The Anne Frank House Museum claims that the annex, which was hidden behind a false wall in the Opekta Works warehouse and included three stories, was home to eight people: Otto, Edith, Anne, Margot, Hermann van Pels (a Pectacon adviser), and four family members — Peter van Pels (Otto
Anne Frank was 15 years old when SS troops stormed the hideout and arrested all eight persons, according to The New York Times. In February 1945, both Margot and Anne died of typhus at Bergen-Belsen concentration camp, leaving the mystery of their alleged collaborator unanswered.
Was a Jewish Notary the Man Who Betrayed Anne Frank?
The only survivor of the 1944 raid was Otto Frank, who possessed the copyright to his daughter’s diary and had it published. An official inquiry into who gave away Anne Frank began in the same year, as well as the second one in 1963. However, neither managed to identify her Traitor with 100% certainty.
The bookcase covered the hidden annex where Anne Frank and her family hid from the Nazis.
The 1963 inquest was dedicated to an unaddressed communication that Otto Frank received in June 1945, which identified van den Bergh as a traitor. Pankoke’s crew utilized Dutch government archives records to confirm his suspicion by documenting the list of Jewish Council members who may have provided Nazis addresses.
“That list was offered as a means of keeping him and his family out of the extermination camps,” says Rosemary Sullivan, author of The Betrayal of Anne Frank, a new book about the investigation.
“But it mattered to me, and I think it matters to the group, that the list was anonymous. He was not betraying Otto Frank by giving his address on an unsanctioned list of houses without names.”
The Anne Frank House Museum has stated that while the number of persons who might have betrayed Anne Frank is too long to list, there were many. The most recent study looked at the 2016 hypothesis that the Nazis stumbled upon the attic by accident and investigated every person with the means and desire to betray the Franks.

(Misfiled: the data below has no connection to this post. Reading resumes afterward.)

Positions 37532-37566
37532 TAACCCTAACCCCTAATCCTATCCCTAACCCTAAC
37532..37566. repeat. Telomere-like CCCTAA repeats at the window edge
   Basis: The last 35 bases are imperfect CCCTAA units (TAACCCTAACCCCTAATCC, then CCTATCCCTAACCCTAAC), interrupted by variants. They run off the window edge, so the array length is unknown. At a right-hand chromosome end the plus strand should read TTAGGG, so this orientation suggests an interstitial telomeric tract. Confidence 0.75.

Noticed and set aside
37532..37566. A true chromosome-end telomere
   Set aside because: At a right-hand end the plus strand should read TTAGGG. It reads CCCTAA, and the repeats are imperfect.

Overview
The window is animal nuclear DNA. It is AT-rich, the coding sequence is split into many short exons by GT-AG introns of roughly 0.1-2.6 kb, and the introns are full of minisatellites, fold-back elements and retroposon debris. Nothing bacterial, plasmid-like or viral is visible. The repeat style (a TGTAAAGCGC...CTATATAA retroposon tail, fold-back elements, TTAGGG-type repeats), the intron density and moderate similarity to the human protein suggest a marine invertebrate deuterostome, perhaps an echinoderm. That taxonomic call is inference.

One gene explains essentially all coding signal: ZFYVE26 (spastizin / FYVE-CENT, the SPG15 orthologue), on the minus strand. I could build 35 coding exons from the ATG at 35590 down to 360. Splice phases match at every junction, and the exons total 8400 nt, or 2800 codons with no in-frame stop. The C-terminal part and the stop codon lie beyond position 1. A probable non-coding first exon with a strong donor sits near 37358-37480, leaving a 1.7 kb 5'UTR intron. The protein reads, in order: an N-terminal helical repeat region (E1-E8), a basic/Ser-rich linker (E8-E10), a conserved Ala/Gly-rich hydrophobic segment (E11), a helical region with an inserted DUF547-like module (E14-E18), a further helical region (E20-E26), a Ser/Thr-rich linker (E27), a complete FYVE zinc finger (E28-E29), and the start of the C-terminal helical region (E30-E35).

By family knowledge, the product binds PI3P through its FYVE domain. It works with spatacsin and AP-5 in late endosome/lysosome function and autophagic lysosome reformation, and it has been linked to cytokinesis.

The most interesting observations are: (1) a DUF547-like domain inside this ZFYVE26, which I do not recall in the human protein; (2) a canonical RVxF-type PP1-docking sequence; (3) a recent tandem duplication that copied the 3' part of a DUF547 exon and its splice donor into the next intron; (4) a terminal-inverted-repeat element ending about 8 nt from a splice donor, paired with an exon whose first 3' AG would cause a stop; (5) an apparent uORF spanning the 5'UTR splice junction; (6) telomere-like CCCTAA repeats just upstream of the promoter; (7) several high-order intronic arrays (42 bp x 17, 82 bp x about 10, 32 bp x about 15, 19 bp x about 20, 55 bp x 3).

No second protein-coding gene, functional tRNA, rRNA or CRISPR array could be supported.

Opekta Works staff member Willem van Maaren was investigated, but he was ruled out. They also disregarded Nelly Voskuijl, a Nazi sympathizer and sister of one of the secret attic builders for lack of evidence. Similarly, Jewish collaborator Ans van Dijk, who betrayed 145 people and has long been a leading
The Anne Frank House Museum is located in Amsterdam’s Prinsengracht 263, the address where Anne Frank hid.
“We’ve looked at more than 30 people in 20 different situations and determined that one scenario is the most likely,” said inquiry member Thijs Bayens. “We don’t have absolute certainty because betrayal is circumstantial.”
The most probable scenario, according to the evidence, appeared to be that van den Bergh was responsible. Jewish councils were established by the Nazis in order to govern Jewish communities across Nazi-occupied Europe. The members of the councils were exempted from being deported until 1943, when the Nazis disbanded them.
But he was allowed to remain in Amsterdam, despite the fact that van den Bergh was wanted for a crime. And now, according to the investigation team, he used lists of residences where Jews were thought to be hiding as leverage to stay free.
Why Is It Still a Mystery Who Informed on the Family’s Hiding Place?
Some experts are unconvinced that the investigation team has identified Anne Frank’s traitor, despite their certainty that they have.
According to the book’s author, David Barnouw, he had considered van den Bergh as a suspect but dismissed him. He explained that the 1945 note Otto Frank got in which his name was listed as the informant was insufficient evidence to convict him.
In an interview with the newspaper De Telegraaf, Emile Schrijver, director of the Jewish Cultural Quarter in Amsterdam, concurred.
“The evidence is simply too thin to accuse anyone,” he explained in an interview with The New York Times. “They made this huge accusation based on a slew of assumptions but is really just based on a little bit of information.”
Anne Frank died just months before the war’s conclusion.
One of the most fascinating at that time, though not so much anymore when Jan Wichert’s Underground State is now available in English and has a wealth of information about life in hiding: “Why would persons in hiding give their addresses to the Jewish Council?” Laurien Vastenhout, a researcher at the NI
Finally, because of the distance between the crime and Anne’s hiding place, the question of who betrayed her may never be fully solved. However, in a most tragic sense, the answer has always been there.
The Nazis murdered Anne Frank and more than 100,000 Dutch Jews during the Holocaust. And if van den Bergh really did reveal the family’s location, Maureen Sullivan urges caution.
“Who among us, if our families were on the line and heading to extermination camps, wouldn’t do what we could? And if what we could do would be to offer anonymous addresses, I don’t know that I know many people who could resist it,” she said.
“We went looking for a perpetrator and we found a victim.”